Sting and Trudie Styler are selling some of the contents of their St James' Park mansion, ahead of their move into Battersea Power Station. Star lots include - a Steinway piano that could fetch £30,000 - and artworks by the likes of Picasso and Matisse.
The couple has already sold their £19 million mansion, and are downsizing their belongings in order to move into an apartment in Battersea Power Station. Making room when you're a multi-millionaire, sometimes means parting with incredibly valuable pieces.
The auction on 24 February is packed with more than 150 fine artworks and pieces. The most expensive is expected to be a contemporary artwork by Ben Nicholson called March 55 (amethyst), which is expected to fetch anything up to £500,000.
Other treasures include Pablo Picasso's lithograph, Le Corsage a Carreaux (worth up to £50,000); Henri Matisse's Jazz portfolio (worth up to £350,000), a Keith Haring which could fetch up to £100,000, a sketch by Gustav Klimt valued at up to £40,000, Mapplethorpe photographs including one of lilies valued at up to £50,000, a drawing by Rene Magritte valued at up to £15,000, and an Andy Warhol fish-themed work valued at up to £12,000.
Sting and Trudie Styler are also selling iconic furniture including lamps, mirrors and chairs. They are classics of their period, and priced as such. A George Jouve lamp, for example, is expected to sell for as much as £12,000.
Of course, these are just estimates, and there's no telling how much some fans will pay for a piece of pop memorabilia. The piano, for example, may be valued at £30,000, but given that the Steinway that John Lennon wrote Imagine on was sold in 2009 for a reported £1.3 million, there's a reasonable chance it will fetch far more.
Christie's, the auction house, is working hard to cash in on the celebrity link. The couple used these artworks like every-day pieces of furniture and decoration. The estate agent photos from the sale of their mansion, for example, show that a couple of Yves Klein tables valued at up to £30,000 each were used side-by-side as coffee tables by the fire in the lounge.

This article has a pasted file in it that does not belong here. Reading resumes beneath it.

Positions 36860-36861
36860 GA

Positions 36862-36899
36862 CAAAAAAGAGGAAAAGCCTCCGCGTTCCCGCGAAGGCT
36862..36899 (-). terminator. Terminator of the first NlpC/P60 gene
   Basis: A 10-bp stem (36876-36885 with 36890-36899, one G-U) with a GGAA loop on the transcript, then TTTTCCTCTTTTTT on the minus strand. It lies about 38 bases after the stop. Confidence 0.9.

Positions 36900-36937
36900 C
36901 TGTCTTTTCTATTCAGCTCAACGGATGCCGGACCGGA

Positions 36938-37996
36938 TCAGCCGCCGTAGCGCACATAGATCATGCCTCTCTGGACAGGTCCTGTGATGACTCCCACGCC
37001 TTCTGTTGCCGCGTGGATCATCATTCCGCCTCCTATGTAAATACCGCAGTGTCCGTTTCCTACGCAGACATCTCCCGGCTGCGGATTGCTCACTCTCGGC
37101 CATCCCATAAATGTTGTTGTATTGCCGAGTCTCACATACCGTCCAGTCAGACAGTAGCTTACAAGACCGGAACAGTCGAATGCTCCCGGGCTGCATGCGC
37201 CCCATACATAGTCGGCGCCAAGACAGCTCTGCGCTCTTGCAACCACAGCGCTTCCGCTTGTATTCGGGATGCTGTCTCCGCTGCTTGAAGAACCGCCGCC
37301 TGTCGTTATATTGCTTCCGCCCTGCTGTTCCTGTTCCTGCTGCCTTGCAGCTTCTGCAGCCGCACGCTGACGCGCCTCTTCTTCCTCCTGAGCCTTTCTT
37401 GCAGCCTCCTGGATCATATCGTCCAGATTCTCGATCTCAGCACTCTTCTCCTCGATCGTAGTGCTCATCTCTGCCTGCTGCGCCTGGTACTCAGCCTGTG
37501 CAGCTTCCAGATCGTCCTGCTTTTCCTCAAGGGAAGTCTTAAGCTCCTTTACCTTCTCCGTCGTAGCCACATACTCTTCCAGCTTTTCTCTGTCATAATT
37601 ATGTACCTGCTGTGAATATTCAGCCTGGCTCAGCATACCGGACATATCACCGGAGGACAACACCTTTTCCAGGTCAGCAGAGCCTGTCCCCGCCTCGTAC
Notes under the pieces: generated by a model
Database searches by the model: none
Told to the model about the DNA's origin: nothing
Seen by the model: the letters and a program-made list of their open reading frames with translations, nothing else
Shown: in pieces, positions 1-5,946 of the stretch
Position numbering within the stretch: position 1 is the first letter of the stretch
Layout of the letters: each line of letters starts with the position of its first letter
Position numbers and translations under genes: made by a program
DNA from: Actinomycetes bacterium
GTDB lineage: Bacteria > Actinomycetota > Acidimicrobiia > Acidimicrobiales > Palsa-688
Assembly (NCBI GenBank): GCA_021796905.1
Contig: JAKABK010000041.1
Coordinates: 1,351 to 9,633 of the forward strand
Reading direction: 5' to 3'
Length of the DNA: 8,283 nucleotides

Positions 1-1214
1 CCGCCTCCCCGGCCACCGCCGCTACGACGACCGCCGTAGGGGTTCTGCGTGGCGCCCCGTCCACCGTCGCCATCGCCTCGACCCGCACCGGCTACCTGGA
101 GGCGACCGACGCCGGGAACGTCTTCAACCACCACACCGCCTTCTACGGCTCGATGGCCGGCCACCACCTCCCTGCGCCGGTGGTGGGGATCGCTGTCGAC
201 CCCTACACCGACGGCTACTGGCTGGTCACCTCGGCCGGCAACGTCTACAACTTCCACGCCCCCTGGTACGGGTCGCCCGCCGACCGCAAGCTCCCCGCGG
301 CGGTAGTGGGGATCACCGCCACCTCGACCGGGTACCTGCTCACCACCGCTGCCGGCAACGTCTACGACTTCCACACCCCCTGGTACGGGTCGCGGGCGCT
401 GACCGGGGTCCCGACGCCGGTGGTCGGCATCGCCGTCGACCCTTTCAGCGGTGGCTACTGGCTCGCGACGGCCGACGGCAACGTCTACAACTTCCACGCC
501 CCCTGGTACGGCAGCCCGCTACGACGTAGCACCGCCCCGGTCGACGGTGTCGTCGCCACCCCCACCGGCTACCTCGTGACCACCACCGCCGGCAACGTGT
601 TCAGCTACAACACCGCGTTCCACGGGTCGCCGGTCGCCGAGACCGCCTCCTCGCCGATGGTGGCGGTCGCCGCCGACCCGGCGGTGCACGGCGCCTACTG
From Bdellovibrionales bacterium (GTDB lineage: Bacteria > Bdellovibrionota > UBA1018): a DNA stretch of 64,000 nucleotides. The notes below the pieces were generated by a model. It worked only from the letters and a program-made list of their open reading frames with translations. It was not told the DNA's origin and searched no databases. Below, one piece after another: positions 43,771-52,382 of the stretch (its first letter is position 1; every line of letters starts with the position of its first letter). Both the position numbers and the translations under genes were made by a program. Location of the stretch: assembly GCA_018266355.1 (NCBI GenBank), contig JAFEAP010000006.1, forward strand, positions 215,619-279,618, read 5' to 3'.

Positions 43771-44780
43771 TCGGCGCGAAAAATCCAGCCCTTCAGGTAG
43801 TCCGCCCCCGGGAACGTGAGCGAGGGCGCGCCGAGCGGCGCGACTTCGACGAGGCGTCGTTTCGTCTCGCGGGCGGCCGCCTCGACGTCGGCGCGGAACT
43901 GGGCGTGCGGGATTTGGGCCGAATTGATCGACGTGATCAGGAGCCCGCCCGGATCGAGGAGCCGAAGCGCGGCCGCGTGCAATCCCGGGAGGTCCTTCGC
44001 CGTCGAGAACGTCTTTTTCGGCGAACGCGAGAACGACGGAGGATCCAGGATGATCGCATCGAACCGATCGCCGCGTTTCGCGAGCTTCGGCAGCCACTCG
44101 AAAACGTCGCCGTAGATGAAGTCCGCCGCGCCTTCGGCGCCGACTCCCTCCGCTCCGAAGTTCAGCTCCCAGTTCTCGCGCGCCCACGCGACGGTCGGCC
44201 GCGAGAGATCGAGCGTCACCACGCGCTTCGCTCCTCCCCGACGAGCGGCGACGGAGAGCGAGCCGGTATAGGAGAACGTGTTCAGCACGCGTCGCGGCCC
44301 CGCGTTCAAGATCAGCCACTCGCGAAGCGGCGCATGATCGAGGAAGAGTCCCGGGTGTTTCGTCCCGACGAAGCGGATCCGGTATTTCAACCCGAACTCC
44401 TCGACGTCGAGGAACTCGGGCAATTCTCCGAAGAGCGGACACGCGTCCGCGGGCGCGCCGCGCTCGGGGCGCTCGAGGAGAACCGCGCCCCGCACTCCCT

The catalogue therefore shows the pieces dotted around their former home, while the art is displayed in mocked up rooms - hung in the same position as when they were in the property.
It's easy to see how Christie's can easily ramp up attention on this auction, and push the total expected sale profits from around £1.4 million to anything up to ten times this amount.
For anyone worried about why the famous couple is downsizing, the auction house has written in its literature that Trudie and Sting just want a fresh start in a new place, and the opportunity to collect new works.
It's safe to say that the move, and the sale, won't constitute any kind of hardship for the couple, who can stand to live without one of their many mansions.
They also own a 16th century Lake House in Wiltshire, where they spend the majority of their time when in the UK - so the London mansion was arguably a bit big for their needs anyway.
In addition they have a $27 million penthouse in New York overlooking Central Park and a 16th century estate in Tuscany (which is also rented as a wedding venue). So they are unlikely to be short of a wall or two to hang their art on in the immediate future.
But what do you think? Will you be popping along for a look? And would you fancy owning a slice of this celebrity couple's art collection? Let us know in the comments.